PM Narendra Modi launched the Swachh Bharat Abhiyan on 2nd October 2014. At that time there were almost 550 million people practicing open defecation; today more than 250 million of them no longer practice open defecation. The main mission of the Abhiyan is to place a focus on sanitation, cleanliness, and to eliminate open defecation in India by 2019 as declared by PM Shri Narendra Modi on Oct 2, 2014. A sub but most prioritized goal of the mission is to achieve a clean and Open Defecation Free (ODF) India by October 2, 2019.

The Mission is divided into urban and rural missions taken over by Ministry of Urban Development (MoUD) and Ministry of Drinking Water and Sanitation (MDWS) respectively. The total estimated cost of Swachh Bharat Mission-Urban for years 2014-19 is Rs. 62,009 crores and the same is Rs. 1,34,000 crores for Swachh Bharat Mission-Gramin. The national movement for ‘Swachh Bharat’ can also be viewed as ‘Swastha Bharat’ as it comprises of a series of public health initiatives towards practicing preventive health. PM Narendra Modi is the first ever Prime Minister of India who has paid attention to this crucial link between open defecation/sanitation and health of the nation. Although, building toilets will be job half-done but ending open defecation is as much about fighting mind-sets and PM Modi is driving this transition through behavioral change among people through awareness campaigns, speeches and celebrity involvement in the program. Swachh Bharat Abhiyan receives 15 percent of the funding for Information, Education, and Communication (IEC) to trigger behavior change and generate demand for sanitation. Corporate houses have been encouraged to participate in the SBM (G) as a part of the Corporate Social Responsibility. Many initiatives have sprung up around the country either through a public-private partnership or private entrepreneurial ventures that are working towards waste management and waste collection/segregation. Swachh Bharat Mission also has a huge economic impact on the country. UNICEF estimates that each household in India will save Rs. 50,000 per year from PM Modi’s Swachh Bharat Mission.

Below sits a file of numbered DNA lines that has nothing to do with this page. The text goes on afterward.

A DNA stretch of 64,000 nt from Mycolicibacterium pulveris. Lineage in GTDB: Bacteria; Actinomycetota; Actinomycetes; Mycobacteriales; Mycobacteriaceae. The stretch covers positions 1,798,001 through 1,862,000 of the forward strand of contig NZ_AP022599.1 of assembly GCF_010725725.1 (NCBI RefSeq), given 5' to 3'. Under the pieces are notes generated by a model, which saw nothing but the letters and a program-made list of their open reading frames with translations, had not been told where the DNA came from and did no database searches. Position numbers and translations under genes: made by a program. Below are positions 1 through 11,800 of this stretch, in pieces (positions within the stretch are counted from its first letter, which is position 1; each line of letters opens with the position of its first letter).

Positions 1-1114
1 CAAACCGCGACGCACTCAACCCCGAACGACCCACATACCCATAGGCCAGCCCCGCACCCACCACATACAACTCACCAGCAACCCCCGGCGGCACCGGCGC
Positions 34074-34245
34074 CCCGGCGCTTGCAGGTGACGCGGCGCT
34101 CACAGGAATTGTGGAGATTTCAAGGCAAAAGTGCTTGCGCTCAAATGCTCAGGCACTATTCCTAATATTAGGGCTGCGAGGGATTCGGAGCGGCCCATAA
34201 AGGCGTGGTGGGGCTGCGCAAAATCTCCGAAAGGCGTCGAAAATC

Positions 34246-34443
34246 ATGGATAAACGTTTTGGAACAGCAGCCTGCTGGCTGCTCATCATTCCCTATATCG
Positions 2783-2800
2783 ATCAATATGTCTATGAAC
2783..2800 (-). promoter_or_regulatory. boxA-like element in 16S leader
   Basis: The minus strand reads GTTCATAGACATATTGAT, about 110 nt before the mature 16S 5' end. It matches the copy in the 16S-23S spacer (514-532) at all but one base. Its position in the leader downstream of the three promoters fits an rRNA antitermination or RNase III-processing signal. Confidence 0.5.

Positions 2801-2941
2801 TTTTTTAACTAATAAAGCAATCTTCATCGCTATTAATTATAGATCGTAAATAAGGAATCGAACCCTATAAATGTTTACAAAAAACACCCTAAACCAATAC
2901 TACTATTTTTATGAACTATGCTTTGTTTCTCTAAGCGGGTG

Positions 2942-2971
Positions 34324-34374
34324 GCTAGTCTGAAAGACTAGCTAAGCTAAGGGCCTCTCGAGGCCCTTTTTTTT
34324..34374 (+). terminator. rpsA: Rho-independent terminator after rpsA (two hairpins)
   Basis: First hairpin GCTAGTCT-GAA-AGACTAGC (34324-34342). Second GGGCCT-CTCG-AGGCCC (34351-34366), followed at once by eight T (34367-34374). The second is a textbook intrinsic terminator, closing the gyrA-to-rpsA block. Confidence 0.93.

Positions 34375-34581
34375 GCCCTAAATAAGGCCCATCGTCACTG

PM and the MDWS launched a transparent third-party verification survey report conducted by Quality Council of India (QCI) to take stock of rural sanitation in all States and UTs, called Swachh Survekshan Gramin 2017. It found the overall toilet coverage to be 63.73% and that 91.29% of the people that have access to a toilet, use it. In the urban areas, the number of households without toilets has come down to 14.5 percent from 18 percent in three years (2014-2017).

Sanitation is a state subject and hence the focus of the mission is to move towards a ‘Swachh Bharat’ by providing flexibility to State Governments to decide on their implementation policy and mechanisms. The Government of India (GoI) estimated the cost of implementation of SBM (U) for all the years to be Rs. 62,009 crore. Out of this GoI will fund Rs 14,623 crore and the States or ULBs shall contribute another Rs 4,874 crore for the mission. The balance fund is to be generated through other sources in the form of beneficiary contribution, user charges, corporate social responsibility (CSR) funds, and private sector participation, among others. (Source: MoUD, 2014; MoHUA, 2017)


Preventive healthcare or preventive medicine consists of measures taken for disease prevention as opposed to disease treatment. For the longest time in our country, we have ignored the essential link between cleanliness and public health.

According to the Ministry of Health & Family Welfare, Government of India 13 Children dies of Diarrhea every hour in India. In the year 2014 alone, there were 600 million adult cases, and 300 million cases of diarrhea in children under 5 years of age in India (RGI, 2014).

Close to 90 percent of the wastewater being discharged, is untreated and causes environment pollution thereby creating health hazards for the population. A paper in The National Bureau of Economic Research (USA) by Duflo et al., “Toilets Can Work” estimated the impact of an integrated water and sanitation improvement program in rural India that provided household water connections, latrines and bathing facilities to all households in approximately 100 villages. It suggests that the intervention reduced treated diarrhea episodes by 30-50%. Various researchers and experts continue to produce evidence of the linkages between poor sanitation and adverse health through diseases such as diarrhea, typhoid, and malaria. India’s inability to root out open defecation has been connected to infant deaths, high incidence of diarrheal diseases and stunting.